have you XP patched?

  no-name 10:21 20 Aug 2004

Here's a quote from a Mailwasher newsletter I've just received:

"Finally, make sure you keep up-to-date with Microsoft's patches. The latest research shows that an unpatched Windows XP computer has a life expectancy of less than 20 minutes before it is compromised. That's less time than it takes to download the patches!"

If this is correct it sounds a bit scary - and seems to suggest a contrary opinion to a member within this forum who is constantly stating that no-one is interested in compromising the bog standard home PC.

  Sapins 10:35 20 Aug 2004

Maybe he's the only one with a bog standard home PC!

  Rigga 10:46 20 Aug 2004

Interestingly. click here
says almost the same!


  Nellie2 12:43 20 Aug 2004

Yes it is correct, if you are not patched then you are vulnerable to all sorts of problems. Sasser and Blaster, all manner of malware infections and trojans.

It is unlikely that the bog standard PC would be directly targeted but then it doesn't need to be. A fully patched PC won't protect you from every baddie out there but you will cut down your vulnerability.

  Valvegrid 12:45 20 Aug 2004

I think I know who you are talking about, but to be fair I think the person you refer to talks about 'hackers' as opposed to virus, spy-ware, Trojan's and various other assorted scum-ware, I think you'll probably find they have AV installed and their Windows XP is patched up-to-date, it's just that the person doesn't run a firewall, I can in a way see their point of view, If a hacker wanted to look in my machine they would either fall off their chair laughing, or die of boredom.

  no-name 13:40 20 Aug 2004

Valvegrid I think you should read The Register at click here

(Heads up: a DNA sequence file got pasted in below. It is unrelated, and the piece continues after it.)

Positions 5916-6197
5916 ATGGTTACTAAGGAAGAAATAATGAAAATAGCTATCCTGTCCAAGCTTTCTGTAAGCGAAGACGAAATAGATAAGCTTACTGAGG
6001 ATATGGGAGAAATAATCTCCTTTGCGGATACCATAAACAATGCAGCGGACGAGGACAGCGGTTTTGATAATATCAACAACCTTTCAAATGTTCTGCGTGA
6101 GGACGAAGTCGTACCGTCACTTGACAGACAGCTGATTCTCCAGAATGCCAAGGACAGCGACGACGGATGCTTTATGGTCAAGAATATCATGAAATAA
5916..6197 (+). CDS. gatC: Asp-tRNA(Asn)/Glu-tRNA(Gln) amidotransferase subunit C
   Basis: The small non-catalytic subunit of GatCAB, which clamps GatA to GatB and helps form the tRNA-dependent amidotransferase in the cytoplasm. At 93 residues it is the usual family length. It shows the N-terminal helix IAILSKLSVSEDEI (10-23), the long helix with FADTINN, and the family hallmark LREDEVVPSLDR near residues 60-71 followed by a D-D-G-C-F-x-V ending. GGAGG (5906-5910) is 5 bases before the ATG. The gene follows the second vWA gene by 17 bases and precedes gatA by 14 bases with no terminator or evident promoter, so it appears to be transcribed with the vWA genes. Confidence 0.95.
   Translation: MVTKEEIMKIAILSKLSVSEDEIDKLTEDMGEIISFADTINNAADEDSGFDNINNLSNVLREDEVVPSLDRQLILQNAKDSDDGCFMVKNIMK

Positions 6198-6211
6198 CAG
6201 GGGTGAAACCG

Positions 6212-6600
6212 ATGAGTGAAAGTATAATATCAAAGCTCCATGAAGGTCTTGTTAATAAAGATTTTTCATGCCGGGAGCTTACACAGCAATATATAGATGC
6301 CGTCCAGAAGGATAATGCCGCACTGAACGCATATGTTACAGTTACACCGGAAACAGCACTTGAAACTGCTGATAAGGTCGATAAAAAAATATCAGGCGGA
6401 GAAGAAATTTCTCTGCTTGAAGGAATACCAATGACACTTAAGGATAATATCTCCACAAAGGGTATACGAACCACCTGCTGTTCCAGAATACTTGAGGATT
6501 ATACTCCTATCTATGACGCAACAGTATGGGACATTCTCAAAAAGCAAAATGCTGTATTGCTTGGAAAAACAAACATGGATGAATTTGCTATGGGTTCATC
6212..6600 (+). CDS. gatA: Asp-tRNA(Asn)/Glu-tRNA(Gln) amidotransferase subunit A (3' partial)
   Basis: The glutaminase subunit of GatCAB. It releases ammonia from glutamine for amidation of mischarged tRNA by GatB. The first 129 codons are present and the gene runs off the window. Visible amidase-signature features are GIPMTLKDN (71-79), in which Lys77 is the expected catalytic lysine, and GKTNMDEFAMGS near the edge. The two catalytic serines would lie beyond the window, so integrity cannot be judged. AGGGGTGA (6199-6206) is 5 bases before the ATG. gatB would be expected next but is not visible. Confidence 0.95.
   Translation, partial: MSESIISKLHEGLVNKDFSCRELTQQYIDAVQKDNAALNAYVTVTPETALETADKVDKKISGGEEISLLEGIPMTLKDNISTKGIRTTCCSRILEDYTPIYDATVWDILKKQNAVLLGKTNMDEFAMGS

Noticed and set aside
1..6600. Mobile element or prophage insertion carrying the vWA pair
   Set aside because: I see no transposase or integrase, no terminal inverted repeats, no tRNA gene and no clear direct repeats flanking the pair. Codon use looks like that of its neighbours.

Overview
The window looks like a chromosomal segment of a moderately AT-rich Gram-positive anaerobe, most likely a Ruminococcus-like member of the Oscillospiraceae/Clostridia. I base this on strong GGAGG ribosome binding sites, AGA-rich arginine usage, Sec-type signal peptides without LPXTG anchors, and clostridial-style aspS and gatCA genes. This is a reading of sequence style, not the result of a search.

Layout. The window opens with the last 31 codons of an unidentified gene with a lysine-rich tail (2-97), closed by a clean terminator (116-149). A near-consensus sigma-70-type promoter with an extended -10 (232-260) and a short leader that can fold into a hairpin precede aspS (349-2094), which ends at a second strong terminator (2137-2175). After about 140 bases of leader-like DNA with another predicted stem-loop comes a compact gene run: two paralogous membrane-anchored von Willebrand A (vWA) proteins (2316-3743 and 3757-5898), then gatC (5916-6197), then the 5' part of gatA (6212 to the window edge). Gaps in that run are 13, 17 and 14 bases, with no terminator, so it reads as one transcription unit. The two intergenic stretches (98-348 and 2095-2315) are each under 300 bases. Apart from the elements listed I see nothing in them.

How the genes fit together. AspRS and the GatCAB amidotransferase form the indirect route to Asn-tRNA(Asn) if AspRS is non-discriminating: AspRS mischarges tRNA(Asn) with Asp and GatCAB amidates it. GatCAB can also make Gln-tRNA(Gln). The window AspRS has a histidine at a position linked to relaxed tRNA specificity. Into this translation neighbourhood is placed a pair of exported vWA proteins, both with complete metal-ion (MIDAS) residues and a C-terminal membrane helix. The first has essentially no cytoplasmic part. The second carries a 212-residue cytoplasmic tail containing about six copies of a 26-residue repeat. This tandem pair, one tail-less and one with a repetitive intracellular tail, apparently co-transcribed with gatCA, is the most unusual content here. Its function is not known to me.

Here's an extract:

"Many popular websites, including search engines and shopping sites, have been secretly hacked and have had mysterious code placed on their Web servers. When a user running Internet Explorer logs on to a contaminated site, the user's PC is infected with malicious code.....Backdoors are opened on infected PCs and key-logging software is also installed, allowing the creators of the code to steal passwords, PIN numbers and credit card details. According to some analysts, the hackers behind the malware are actually loading computers with so-called "adware" or "spamware" software that can push unwanted ads to users or steal personal data for the purpose of spam emailing".

I think that is hacking the home PC even if it's not done directly, despite what our distinguished forum colleague may say.

  Valvegrid 15:33 20 Aug 2004

I think we are talking about the same thing, "adware" or "spamware" in the article and I said " virus, spy-ware, Trojan's and various other assorted scum-ware" as against someone directly accessing your computer without the use of additional software, just using what's already available in Windows to gain access, its done all the time on a corporate network by the administrators. Just make sure all your security is up-to-date.

By the way, that article was dated Friday 25th June 2004 so it is very much ancient history as the Internet goes.

Don't get me wrong, I think its good to discuss these things to make sure it remains at the forefront of peoples minds, well done, thanks.

  Indigo 1 07:43 24 Aug 2004

Yes the Internet can be a dangerous place for unprotected PC's, I have seen at least 4 in the past few moths that have 'died' due to ignorance of this fact and yes it is true that you won't even have time to download the protection before it happens. And of course it happened to me too once.

  GANDALF <|:-)> 09:56 24 Aug 2004

There is a differnce between hacking and dropping malicious programems on a computer. Even a firewall and AV will NOT stop some programmes of adware or trackers but you will not be hacked. I have yet to see a home computer hacked.


ps....just because it is on the Internet does not mean that it is true. /eyes raise

  GANDALF <|:-)> 09:59 24 Aug 2004

pps.....I'm sure that I have no need to point out that Mailwasher have an, errrrm, vested interest in such things and it would be churlish of me to say that 2+2=4 ;-))) Also I do not usually say 'bog-standard PC's', I use the words 'home computers', again slightly different in meaning.


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